A January 2003 scientific gathering in Fort Lauderdale, Florida, “Sharing Data from Large-scale Biological Research Projects,” sponsored by The Wellcome Trust, issued a report that supported applying the Bermuda Principles to “all sequence data, including both the raw traces submitted to the trace repositories at NCBI and ENSEMBL, and whole-genome shotgun assemblies,” while also calling for the scientific community of users to appropriately acknowledge and respect the contributions of data producers (10).

Technology Matters

Without the development of new technologies and strategies for large-scale, high-throughput generation of biological data at low cost, we would be nowhere near completion of the human genome sequence today (Fig. 1). From the beginning, the project emphasized the development and pilot testing of new technologies. Spurred by pilot project funding at a dozen centers, a series of creative innovations chipped away at rate-limiting steps of large-scale, gel-based Sanger dideoxy sequencing. Pivotal to the project's success was the genome centers' implementation of major improvements in library production, template preparation, and laboratory information management, so that less and less human intervention was required in the main production pipelines. The advent of capillary sequencing machines from Amersham and ABI provided a much-needed boost in efficiency, enhancing the gains already being made due to the use of better enzymes and dyes.

Figure 1

(A) Decrease in sequencing costs, 1990–2005. (B) Increase in DNA sequence in GenBank, 1990–2005.

Of course, as is usually the case with new technologies, there were plenty of problems. Feeding the sequencing pipeline with pre-mapped bacterial artificial chromosomes (BACs) posed a major challenge, especially within the context of our new accelerated schedule. The capillary sequencing machines, on which our ramped-up effort depended, were fresh off instrument production lines in 1999 and performed poorly in a large-scale production environment for the first few months. But the technology-focused approach eventually began to yield the desired results. By January 2000, our 20 sequencing centers were collectively sequencing 1000 base pairs a second, 24 hours a day, 7 days a week. In the mid-1980s, in contrast, even the best-equipped laboratories could produce only about 1000 base pairs a day.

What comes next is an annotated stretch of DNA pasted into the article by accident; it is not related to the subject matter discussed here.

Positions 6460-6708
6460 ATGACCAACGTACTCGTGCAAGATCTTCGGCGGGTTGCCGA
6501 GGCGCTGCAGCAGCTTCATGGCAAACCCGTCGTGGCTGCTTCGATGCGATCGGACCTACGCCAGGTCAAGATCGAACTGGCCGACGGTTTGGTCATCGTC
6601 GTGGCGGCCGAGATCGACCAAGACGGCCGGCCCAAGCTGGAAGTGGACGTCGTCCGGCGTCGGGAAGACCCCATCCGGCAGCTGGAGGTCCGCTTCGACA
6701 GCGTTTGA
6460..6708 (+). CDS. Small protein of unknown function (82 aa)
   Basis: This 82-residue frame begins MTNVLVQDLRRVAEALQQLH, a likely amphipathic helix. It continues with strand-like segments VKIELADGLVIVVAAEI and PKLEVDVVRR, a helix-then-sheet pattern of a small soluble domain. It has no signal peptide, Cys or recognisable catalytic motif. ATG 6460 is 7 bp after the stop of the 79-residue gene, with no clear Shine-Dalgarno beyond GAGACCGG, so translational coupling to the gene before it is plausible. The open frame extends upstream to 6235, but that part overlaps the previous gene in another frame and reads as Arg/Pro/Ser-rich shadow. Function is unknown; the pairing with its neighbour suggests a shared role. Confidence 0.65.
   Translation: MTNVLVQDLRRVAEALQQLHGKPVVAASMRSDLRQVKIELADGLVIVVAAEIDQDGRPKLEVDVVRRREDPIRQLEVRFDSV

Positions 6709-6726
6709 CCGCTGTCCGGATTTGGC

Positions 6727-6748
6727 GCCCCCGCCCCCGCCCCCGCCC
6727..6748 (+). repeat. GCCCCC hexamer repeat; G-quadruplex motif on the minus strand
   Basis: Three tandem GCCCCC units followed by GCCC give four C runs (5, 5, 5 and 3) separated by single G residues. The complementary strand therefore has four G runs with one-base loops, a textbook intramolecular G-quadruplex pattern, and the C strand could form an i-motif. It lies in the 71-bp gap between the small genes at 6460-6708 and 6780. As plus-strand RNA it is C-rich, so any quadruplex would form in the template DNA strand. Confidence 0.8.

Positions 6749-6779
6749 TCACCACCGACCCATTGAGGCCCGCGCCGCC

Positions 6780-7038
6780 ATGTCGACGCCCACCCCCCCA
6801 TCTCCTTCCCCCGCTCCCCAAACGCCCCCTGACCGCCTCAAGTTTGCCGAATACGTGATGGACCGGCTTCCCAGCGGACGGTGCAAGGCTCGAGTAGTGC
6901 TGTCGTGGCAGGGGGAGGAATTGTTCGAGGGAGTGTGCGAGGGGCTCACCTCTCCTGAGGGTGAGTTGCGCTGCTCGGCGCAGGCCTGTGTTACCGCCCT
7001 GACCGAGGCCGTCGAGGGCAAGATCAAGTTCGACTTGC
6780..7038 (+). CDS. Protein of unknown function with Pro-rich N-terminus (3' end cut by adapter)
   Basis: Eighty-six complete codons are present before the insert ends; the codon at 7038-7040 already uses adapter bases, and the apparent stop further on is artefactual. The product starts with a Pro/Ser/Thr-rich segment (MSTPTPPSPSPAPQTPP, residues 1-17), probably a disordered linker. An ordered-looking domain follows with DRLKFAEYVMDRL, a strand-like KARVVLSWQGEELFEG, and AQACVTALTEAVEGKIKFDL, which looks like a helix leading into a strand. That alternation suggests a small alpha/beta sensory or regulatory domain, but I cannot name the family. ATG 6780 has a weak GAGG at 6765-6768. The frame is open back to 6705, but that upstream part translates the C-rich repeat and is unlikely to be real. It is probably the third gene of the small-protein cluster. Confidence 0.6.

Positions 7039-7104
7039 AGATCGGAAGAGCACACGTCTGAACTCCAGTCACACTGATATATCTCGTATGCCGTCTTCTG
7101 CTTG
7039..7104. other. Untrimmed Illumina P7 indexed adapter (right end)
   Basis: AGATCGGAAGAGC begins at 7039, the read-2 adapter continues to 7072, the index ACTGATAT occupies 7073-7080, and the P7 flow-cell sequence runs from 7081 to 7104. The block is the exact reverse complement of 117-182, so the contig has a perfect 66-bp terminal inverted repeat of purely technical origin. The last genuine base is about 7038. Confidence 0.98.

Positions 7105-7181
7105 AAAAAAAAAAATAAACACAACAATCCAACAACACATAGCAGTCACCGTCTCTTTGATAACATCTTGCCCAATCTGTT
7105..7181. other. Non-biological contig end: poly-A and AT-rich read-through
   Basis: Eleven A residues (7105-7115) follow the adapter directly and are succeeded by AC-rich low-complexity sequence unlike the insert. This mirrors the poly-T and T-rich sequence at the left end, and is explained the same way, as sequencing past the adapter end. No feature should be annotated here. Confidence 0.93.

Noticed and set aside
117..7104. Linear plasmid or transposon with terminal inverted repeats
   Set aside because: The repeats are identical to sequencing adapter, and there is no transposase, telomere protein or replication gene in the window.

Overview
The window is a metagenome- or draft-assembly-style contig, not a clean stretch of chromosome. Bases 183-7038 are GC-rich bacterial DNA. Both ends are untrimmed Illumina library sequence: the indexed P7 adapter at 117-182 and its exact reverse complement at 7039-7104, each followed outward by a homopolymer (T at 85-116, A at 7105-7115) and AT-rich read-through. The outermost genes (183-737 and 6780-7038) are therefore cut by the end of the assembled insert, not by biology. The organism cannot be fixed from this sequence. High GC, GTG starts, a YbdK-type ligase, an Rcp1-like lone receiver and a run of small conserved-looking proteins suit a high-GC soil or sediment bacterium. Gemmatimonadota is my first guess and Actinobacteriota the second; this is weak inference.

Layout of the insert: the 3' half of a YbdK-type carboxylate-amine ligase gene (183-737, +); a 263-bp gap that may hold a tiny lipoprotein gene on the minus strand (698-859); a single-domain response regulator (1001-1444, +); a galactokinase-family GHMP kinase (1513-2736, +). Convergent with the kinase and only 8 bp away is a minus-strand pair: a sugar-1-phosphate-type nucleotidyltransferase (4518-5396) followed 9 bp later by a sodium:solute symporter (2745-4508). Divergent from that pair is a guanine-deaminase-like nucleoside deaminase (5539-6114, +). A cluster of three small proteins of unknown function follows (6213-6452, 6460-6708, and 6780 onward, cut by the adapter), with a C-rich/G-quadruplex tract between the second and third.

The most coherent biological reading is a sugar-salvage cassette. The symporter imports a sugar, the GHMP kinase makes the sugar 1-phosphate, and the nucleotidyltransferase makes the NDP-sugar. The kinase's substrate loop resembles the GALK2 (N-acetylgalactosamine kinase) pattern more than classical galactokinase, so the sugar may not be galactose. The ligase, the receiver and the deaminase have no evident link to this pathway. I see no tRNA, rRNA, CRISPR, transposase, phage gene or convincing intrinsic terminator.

Perspectives on the Private Sector

The HGP has joined hands often with the private sector. We have worked closely with instrumentation companies to develop genome-scale technologies. For example, NHGRI's funding of DNA microarray research laid the groundwork for the establishment of Affymetrix; similarly, both NHGRI and DOE funding contributed significantly to the development of the application of capillary electrophoresis to DNA sequencing. We have also blazed new paths for partnering with private industry to advance basic biological research, including creation of public domain data on expressed sequence tag (EST) databases, sequencing the genomes of model organisms, and discovering human single nucleotide polymorphisms (SNPs). And we, along with other leaders in the field, anticipate such public-private interactions in basic biological research will become even more common in the future (5).

However, when it comes to science, there is nothing the public—or the media—seems to love better than a heated competition, whether it was the space race between the United States and the Soviet Union or the long-running feud over discovery of the AIDS virus. Whether real or perceived, the competition between the public project and Celera's private venture was certainly a first of its kind. Not surprisingly, widely varying opinions were expressed on how best to deal with the situation.

From our perspective, it was the commitment to free and rapid data release, not technological issues, that lay at the heart of the divide between public sequencers and Celera's private venture. Each group held a profoundly different view of the best way to release genomic data to achieve public benefit. The Celera model was based on a belief that release of genomic data could and should be done by the private sector, and it envisioned varying degrees of data access to scientists depending on their affiliations. However, for those of us guiding the public project, the idea of restricting access to pre-competitive data of such importance to biology and medicine raised the specter of a delay in utilization by the broad scientific community, and ultimately a delay in public benefit.